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Contributors
Gordon Cucullu- Contributor

Former Green Beret lieutenant colonel, Gordon Cucullu is now an editorialist, author and a popular speaker. Born into a military family, he lived and served for more than thirteen years in East Asia, including eight years in Korea. For his Special Forces service in Vietnam he was awarded a Bronze Star, Vietnamese Cross of Gallantry, and the Presidential Unit Commendation. After separation from the Army, he worked on Korea and East Asian affairs at both the Pentagon and Department of State as well as an executive for General Electric in Korea. His first major non-fiction work, Separated at Birth: How North Korea became the Evil Twin, is based in large part on his extensive experience in Korea and East Asia as a governmental insider and businessman. [website] [go to Cucullu index]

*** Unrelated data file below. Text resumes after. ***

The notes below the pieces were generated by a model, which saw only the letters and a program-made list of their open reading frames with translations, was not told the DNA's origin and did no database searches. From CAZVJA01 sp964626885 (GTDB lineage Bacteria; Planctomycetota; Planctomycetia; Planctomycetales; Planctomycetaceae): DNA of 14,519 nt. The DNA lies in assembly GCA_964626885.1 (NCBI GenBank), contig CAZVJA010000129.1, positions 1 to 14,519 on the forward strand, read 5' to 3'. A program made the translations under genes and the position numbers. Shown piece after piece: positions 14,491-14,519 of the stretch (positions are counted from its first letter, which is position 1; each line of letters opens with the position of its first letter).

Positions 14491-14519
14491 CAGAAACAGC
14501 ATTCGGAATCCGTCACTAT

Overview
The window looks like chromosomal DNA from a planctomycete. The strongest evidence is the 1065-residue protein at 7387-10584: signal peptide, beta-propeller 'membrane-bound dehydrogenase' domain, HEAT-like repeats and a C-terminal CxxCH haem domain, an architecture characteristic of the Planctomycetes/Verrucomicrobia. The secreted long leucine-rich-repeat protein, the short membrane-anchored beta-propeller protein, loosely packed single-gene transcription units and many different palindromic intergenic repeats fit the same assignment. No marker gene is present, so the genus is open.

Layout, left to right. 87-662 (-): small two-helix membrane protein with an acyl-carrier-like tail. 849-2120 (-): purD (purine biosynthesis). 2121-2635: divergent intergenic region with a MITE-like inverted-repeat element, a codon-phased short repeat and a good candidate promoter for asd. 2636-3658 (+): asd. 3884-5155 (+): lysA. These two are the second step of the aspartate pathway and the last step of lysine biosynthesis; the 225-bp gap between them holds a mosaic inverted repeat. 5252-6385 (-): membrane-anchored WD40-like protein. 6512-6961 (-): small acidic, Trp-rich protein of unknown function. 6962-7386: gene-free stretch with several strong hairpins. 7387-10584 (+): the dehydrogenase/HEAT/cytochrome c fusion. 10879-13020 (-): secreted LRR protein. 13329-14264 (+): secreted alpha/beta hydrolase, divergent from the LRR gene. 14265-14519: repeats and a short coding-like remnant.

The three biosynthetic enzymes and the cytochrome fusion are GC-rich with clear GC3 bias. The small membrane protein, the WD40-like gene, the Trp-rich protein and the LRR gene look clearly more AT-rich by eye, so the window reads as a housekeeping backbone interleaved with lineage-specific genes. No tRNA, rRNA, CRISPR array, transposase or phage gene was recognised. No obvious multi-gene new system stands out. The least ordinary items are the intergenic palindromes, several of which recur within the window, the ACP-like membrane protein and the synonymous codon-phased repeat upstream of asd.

Separated at Birth : How North Korea Became the Evil Twin
Gordon Cucullu


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On Our Behalf
America’s Rough Men…
[Gordon Cucullu] 6/1/04

‘People sleep peaceably in their beds at night only because rough men stand ready to do violence on their behalf.’ George Orwell said those words several decades ago but the truth they capture will endure far beyond our short lives. We hope the ‘rough men’ protect us and our families from the barbarians who slaughter innocents by sawing off heads with knives. Over the years we Americans have become increasingly indebted to these ‘rough men (and rough women)’ because we have distanced ourselves from personal sacrifice, accepting protection in return for tax dollars.